Zinc oxide materials show promise as piezoelectric nanogenerators
The KAIST team discovered that inserting aluminum nitride insulating layers into ZnO-based energy harvesting devices led to an improvement of the devices’ performance which will help to make wearable electronics that are flexible, sustainable and powered by ambient renewable energy.
The researchers have reported their findings in the journal Applied Physics Letters.
“Mechanical energy exists everywhere, all the time, and in a variety of forms – including movement, sound and vibration. The conversion from mechanical energy to electrical energy is a reliable approach to obtain electricity for powering the sustainable, wireless and flexible devices – free of environmental limitations,” suggested Giwan Yoon, a professor in the Department of Electrical Engineering at KAIST.
Piezoelectric materials such as ZnO, as well as several others, have the ability to convert mechanical energy to electrical energy, and vice versa. “ZnO nanostructures are particularly suitable as nanogenerator functional elements, thanks to their numerous virtues including transparency, lead-free biocompatibility, nanostructural formability, chemical stability, and coupled piezoelectric and semiconductor properties,” explained Yoon.
The key concept behind the group’s work? Flexible ZnO-based micro energy harvesting devices, or ‘nanogenerators’ can be comprised of piezoelectric ZnO nanorod or nanowire arrays sandwiched between two electrodes formed on the flexible substrates. The working mechanisms involved can be explained as a transient flow of electrons driven by the piezoelectric potential.
“When flexible devices can be easily mechanically deformed by various external excitations, strained ZnO nanorods or nanowires tend to generate polarized charges, which, in turn, generate piezoelectronic fields,” said Yoon. “This allows charges to accumulate on electrodes and it generates an external current flow, which leads to electronic signals. Either we can use the electrical output signals directly or store them in energy storage devices.”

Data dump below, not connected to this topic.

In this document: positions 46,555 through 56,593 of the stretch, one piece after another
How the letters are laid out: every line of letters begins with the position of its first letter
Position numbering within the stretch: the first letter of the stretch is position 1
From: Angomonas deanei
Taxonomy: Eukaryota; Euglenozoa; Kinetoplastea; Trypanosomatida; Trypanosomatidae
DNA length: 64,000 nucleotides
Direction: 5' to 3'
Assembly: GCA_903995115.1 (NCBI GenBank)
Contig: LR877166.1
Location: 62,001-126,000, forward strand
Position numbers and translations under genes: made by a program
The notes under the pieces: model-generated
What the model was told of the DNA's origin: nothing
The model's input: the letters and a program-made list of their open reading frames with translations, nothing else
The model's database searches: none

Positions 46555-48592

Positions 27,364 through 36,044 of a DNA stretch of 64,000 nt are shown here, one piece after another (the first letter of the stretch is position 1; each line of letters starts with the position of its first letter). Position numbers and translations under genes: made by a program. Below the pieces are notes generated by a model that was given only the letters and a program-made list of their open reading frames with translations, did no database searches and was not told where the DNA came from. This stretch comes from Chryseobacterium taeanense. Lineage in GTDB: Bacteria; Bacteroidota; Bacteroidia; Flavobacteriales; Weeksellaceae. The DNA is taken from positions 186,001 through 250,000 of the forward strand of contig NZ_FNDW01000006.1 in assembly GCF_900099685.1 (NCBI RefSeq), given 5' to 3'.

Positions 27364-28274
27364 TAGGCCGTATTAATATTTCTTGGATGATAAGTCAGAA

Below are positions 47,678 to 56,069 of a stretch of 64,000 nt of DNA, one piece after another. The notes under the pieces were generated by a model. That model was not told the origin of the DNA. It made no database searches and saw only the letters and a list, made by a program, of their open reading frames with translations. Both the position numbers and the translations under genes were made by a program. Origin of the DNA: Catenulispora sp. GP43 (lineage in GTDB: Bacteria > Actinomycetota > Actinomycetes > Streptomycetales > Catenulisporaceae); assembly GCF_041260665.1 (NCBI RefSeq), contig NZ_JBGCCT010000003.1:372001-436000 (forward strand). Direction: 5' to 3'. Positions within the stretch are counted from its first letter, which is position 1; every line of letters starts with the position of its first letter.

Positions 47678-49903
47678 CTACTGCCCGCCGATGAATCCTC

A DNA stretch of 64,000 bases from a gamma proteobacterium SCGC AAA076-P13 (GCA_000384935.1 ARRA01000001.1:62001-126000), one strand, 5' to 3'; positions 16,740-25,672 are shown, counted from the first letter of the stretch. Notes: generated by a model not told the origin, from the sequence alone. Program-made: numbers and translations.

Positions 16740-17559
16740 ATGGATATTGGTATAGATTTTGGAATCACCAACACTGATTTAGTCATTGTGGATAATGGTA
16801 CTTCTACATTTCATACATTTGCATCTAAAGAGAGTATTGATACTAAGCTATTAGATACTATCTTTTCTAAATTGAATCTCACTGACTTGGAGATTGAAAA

Other researchers have reported that the use of insulating materials can help provide a large potential barrier. “This makes it critically important that insulating materials are carefully selected and designed – taking both the material properties and the device operation mechanism into consideration,” said Eunju Lee, a postdoctoral researcher in Yoon’s group.
To date, however, there have been few efforts made to develop new insulating materials and assess their applicability to nanogenerator devices or determine their effects on the device output performance.
The KAIST researchers proposed, for the first time, new piezoelectric ZnO/aluminum nitride (AlN) stacked layers for use in nanogenerators.
Stacked flexible nanogenerators: The illustration shows stacked flexible nanogenerators (left), and a cross-sectional transmission electron microscopy image of the ZnO/AlN-stacked structure. The scale bar on the right represents 200 nm. Credit: Giwan Yoon/Korea Advanced Institute of Science and Technology
“We discovered that inserting AlN insulating layers into ZnO-based harvesting devices led to a significant improvement of their performance – regardless of the layer thickness and/or layer position in the devices,” explained Lee. “Also, the output voltage performance and polarity seem to depend on the relative position and thickness of the stacked ZnO and AlN layers, but this needs to be explored further.”
The group’s findings are expected to provide an effective approach for realizing highly energy-efficient ZnO-based micro energy harvesting devices. “This is particularly useful for self-powered electronic systems that require both ubiquity and sustainability – portable communication devices, healthcare monitoring devices, environmental monitoring devices and implantable medical devices,” pointed out Yoon.
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